Why I Write

Cassondra F.
2 min readJan 17, 2019
Photo by Clark Young on Unsplash

I write for several reasons that I always found to be unusual until I started learning more about other writers. It took me years to see writing as more than “just a job” and to understand why writers are writers. This past year has helped me realize the biggest reasons why I write and why writing is so important to me.

I write because I’m not a very talkative person. I’m very introverted and extended social interactions exhaust me. Writing has given me a way to communicate the ideas that sometimes I’m not comfortable saying out loud. Trying to describe thoughts, ideas, feelings, and internal struggles is not an easy task. When given the chance to write them, I can ramble on for pages and pages until I feel like, “There it is. I’ve said it.”

I write because my head is a very busy place. I write the thousands of things going on in my head one sentence at a time. Sometimes the thought has changed somewhere between passing from my head to paper and I think that it looks wrong. I continue to write until everything feels right. Eventually, it feels like I have a good amount of those sentences on paper. But there is always room for more.

I write to understand people. I’m painfully empathetic. The characters I create are characters that I understand or want to understand.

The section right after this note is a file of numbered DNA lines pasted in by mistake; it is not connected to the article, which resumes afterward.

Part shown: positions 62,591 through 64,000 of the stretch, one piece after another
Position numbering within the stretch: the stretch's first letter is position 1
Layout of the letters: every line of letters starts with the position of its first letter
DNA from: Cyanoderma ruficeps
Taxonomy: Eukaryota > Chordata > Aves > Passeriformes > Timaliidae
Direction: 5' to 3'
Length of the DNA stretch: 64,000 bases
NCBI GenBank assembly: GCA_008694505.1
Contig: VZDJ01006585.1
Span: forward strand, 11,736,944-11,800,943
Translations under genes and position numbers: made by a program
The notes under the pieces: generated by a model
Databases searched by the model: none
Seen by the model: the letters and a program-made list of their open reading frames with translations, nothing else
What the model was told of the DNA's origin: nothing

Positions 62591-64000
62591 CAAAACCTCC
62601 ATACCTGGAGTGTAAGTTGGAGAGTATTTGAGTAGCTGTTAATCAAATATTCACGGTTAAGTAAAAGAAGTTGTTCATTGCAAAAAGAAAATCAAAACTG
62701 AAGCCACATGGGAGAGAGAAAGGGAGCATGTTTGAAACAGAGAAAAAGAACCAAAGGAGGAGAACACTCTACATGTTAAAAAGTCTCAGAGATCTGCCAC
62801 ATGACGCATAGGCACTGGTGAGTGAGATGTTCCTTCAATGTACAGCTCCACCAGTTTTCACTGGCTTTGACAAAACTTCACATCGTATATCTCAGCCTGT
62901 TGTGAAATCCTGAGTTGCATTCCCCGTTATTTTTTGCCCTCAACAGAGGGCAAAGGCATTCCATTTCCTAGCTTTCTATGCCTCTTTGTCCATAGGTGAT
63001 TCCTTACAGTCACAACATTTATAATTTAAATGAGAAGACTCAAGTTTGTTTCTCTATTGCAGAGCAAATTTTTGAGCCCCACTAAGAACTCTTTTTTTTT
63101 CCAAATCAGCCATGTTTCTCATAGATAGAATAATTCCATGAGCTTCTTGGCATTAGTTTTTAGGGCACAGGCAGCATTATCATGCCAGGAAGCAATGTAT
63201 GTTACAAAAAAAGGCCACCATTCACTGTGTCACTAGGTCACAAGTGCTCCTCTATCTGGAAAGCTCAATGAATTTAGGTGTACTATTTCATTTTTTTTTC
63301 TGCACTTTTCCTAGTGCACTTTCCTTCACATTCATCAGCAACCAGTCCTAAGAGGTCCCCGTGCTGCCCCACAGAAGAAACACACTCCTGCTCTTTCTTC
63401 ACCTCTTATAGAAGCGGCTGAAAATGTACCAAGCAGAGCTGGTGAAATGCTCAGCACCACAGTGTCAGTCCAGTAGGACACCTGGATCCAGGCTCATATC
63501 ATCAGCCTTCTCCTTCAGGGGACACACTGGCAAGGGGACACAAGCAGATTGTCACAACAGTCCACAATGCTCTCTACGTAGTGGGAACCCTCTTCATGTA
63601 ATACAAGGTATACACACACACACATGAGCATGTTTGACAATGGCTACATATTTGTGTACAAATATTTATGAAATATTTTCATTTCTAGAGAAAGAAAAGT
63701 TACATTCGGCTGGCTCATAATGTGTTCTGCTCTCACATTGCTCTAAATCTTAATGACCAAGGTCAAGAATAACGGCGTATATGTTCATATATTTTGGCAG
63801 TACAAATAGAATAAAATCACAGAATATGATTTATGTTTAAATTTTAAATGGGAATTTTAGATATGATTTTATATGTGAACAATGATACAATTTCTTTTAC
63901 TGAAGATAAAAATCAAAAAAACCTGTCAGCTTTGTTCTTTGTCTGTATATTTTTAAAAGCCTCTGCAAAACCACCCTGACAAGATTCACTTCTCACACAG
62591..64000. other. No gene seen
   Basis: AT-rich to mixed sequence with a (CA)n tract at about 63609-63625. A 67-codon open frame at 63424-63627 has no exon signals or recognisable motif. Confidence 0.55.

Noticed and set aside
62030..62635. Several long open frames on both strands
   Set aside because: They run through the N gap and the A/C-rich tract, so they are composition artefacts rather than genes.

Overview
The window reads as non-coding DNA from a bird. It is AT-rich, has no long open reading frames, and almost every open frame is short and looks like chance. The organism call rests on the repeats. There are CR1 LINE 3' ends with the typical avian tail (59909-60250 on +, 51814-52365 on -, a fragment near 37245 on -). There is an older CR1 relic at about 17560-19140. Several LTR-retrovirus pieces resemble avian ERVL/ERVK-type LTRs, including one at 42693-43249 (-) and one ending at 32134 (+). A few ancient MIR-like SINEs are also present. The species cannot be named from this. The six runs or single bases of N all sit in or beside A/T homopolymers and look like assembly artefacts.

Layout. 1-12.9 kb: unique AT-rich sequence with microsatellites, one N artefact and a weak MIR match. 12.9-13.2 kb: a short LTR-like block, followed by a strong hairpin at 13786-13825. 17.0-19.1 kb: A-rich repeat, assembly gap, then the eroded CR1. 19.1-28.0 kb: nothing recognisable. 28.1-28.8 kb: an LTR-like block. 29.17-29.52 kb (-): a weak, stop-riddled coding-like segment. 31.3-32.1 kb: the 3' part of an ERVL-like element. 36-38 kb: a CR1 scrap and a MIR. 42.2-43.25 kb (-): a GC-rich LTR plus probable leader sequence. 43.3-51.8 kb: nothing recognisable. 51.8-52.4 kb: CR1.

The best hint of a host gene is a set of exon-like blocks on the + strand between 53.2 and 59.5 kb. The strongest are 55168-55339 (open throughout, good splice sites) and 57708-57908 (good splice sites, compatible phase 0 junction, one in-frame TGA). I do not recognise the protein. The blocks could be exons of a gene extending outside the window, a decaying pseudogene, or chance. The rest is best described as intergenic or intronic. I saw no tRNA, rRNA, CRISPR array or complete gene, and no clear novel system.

I write to understand myself. I have written in journals since I was very young and always used it as a therapeutic release. Journaling felt like creating informal personal essays. As I began to write more along the lines of fiction, I realized that much of my own feelings and experiences were bleeding into my work. My fictional characters are a part of me. Sometimes they share my personality traits or the traits of people in my life.

I write because I have anxiety. Taking the anxieties dancing around my body and getting them out of me is what I need to do. It doesn’t make them go away completely but it thins them out, shaves them down.

I write because I have depression. Most of my characters share this with me. I transfer my personal pain into their lives. I may write their fictional stories with fictional circumstances, but the thoughts and feelings are mine. My character feels like she cannot breathe. Nothing is choking her physically, but the overwhelming feeling of sadness restricts her in life.

Ultimately, I write because I need to. I have things inside that need let out. I cannot shout them, throw them, silence them or destroy them. I write them on paper. My hope is to share what I have, feel, know, and do not know with as many people as I can and that their lives will somehow be impacted by them, by me.

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Cassondra F.

Freelance writer for Black Girl Nerds, WatchMojo, Mental Floss, and The Take. cassondrawrites.com